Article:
Mike entered the frame in 1982, when he purchased the car from Duncan, again as a rolling chassis – “I’d always wanted a Willys,” explains Mike.  He then set to, totally dismantling it to create a more contemporary street rod.  The chassis and various other components, including the Cal Automotive five-piece front end, were sold on, with the chassis eventually being used in Barry Smith’s recreation of the KS Pitman Willys. 

Mike decided to build a new box-section chassis (he is a Jaguar mechanic by training, which no doubt helped) and called in the engineering expertise of friend Merv Barnett.  Between them, they created the new chassis with tubular cross-members, a Ford 9-inch rear end narrowed 13 inches and equipped with Strange halfshafts, 3.70 gears and standard Ford drum brakes.  The axle was hung from a custom-built, four-link arrangement with improved location via a Panhard rod.

 


As street rods go, they don't come much tougher than this!

 

At the front, they fashioned fully independent double wishbone suspension with Granada uprights, matched to custom-made aluminium hubs equipped with Passat discs and Willwood four-pot callipers.  An Escort Mk2 steering rack was narrowed one inch, before being mated to a home-made stainless steel column topped with a Grant steering wheel.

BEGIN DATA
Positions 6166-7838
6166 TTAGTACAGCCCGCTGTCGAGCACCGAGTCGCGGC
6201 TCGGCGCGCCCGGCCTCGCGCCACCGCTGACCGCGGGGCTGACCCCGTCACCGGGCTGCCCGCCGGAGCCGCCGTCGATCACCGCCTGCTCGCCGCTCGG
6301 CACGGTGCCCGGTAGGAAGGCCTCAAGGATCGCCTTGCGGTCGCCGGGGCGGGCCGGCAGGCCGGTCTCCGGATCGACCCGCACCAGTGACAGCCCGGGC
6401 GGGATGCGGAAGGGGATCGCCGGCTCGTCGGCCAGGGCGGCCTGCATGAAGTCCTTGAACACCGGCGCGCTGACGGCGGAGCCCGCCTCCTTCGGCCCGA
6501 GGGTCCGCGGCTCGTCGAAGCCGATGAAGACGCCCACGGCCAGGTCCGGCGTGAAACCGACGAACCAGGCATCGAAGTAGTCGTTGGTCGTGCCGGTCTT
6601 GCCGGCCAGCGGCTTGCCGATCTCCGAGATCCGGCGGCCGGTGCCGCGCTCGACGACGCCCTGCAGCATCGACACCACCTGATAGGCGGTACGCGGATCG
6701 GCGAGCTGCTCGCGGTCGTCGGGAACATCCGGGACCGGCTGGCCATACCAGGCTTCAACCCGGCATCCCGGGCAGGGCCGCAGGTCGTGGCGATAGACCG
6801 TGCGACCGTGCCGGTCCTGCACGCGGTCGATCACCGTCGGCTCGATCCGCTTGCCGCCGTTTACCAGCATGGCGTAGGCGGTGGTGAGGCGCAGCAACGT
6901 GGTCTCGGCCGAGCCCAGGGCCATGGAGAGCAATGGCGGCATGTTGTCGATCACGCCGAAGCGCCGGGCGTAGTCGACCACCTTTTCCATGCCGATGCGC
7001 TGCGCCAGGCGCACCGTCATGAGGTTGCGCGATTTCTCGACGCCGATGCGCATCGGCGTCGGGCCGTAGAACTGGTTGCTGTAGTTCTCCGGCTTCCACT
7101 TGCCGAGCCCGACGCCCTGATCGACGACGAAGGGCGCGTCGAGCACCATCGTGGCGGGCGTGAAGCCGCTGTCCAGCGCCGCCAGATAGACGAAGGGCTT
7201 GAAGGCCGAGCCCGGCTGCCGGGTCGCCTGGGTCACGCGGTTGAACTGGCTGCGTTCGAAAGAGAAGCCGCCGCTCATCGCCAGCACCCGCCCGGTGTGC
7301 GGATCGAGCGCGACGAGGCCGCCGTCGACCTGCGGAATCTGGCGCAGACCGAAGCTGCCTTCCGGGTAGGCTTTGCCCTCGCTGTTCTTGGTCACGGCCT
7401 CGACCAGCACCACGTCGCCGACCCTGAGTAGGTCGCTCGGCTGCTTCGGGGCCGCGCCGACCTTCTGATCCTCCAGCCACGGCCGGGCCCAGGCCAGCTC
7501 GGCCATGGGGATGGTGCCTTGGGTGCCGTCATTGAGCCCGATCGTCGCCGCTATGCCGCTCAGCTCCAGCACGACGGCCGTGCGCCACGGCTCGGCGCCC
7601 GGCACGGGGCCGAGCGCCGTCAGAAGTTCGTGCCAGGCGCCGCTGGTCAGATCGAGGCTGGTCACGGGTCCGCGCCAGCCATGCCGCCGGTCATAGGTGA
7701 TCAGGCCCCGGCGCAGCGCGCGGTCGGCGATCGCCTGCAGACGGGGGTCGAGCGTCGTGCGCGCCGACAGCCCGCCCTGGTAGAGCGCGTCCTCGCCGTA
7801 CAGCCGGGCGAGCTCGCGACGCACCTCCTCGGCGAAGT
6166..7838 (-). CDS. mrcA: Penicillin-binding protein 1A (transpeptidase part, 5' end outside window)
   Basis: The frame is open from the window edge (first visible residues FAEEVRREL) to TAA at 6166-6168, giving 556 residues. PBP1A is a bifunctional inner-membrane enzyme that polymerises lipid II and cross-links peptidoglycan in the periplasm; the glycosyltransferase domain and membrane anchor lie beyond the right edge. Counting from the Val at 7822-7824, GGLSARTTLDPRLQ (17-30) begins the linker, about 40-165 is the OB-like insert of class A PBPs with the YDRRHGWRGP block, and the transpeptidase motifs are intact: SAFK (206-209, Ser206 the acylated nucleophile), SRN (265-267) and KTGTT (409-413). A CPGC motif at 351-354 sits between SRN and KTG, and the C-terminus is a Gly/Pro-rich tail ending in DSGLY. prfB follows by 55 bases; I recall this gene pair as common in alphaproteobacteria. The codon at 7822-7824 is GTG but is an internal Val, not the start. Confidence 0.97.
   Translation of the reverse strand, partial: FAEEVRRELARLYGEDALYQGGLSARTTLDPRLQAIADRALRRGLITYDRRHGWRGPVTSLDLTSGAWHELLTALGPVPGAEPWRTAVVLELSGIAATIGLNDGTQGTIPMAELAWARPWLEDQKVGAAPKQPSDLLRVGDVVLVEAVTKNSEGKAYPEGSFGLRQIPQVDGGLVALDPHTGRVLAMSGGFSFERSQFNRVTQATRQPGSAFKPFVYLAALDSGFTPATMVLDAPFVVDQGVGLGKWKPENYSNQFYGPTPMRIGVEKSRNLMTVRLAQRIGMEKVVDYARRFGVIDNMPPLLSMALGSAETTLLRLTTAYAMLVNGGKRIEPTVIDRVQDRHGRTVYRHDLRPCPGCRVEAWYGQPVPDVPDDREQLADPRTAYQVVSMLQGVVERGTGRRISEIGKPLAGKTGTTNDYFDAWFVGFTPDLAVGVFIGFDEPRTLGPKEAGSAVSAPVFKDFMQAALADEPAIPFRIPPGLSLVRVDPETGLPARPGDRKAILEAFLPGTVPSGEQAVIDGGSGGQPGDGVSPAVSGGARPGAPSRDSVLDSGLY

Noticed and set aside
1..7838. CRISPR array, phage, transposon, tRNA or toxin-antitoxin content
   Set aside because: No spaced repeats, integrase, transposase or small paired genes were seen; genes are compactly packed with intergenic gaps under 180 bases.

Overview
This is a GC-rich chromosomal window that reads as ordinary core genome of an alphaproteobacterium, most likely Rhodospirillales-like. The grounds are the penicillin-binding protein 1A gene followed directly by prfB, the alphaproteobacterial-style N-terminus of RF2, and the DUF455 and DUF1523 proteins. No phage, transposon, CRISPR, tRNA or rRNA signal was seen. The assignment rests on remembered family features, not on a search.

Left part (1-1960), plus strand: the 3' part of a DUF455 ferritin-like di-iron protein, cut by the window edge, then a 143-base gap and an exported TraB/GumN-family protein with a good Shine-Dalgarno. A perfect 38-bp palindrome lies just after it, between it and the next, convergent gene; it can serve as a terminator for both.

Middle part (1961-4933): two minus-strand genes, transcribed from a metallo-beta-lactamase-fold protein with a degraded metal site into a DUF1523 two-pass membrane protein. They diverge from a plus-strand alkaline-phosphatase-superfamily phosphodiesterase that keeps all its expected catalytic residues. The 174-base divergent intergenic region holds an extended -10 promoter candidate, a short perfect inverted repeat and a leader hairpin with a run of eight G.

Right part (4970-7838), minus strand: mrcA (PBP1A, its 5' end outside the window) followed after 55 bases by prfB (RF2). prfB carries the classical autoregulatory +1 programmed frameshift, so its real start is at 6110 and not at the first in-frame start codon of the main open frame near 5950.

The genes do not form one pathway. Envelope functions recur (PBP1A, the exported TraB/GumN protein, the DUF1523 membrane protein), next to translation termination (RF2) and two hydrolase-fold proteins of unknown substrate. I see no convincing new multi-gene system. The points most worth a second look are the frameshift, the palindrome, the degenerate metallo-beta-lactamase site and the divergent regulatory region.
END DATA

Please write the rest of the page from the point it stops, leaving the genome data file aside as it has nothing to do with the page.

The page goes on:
As discovered during the strip-down process, the steel shell, complete with doors, was in excellent condition, and Mike became determined to find a full set of fenders, a bonnet and the other parts necessary to restore the car back to “all- steel” status.  As a result, he was soon boarding a plane for Oregon, having located a guy with a huge stockpile of Willys components for sale.  After parting with $300, Mike was soon the proud owner of a pair of front wings, a bonnet and other sheet metal.  Sometime later he acquired a 1942 Willys Sedan firewall which was neatly grafted into the shell.  The only non-steel parts remaining are those ‘glass rear fenders.

 


Original magnesium Halibrands evident in this shot

 

Working on and off on it, the project took 15 years to come to fruition, and during that time, Mike and friend Merv carried out most of the work, with Zane Llewellyn expertly handling the wiring chores.  New custom wheel tubs were fabricated, along with a custom pedal box and pedals, and they eventually dropped in a mildly tuned, four-bolt mains, small-block Chevy, hooked up to a Muncie M21 four-speed.  Breathing through a single Holley four-barrel carburettor, S+S headers and a custom-made exhaust system equipped with Jaguar E-type V12 silencers, the car eventually hit the road in 1988, a trip to the drag strip sometime later netting a standing quarter-mile time of 14.10 secs. 

 


BDS blower was added this year and has completely transformed the look of the car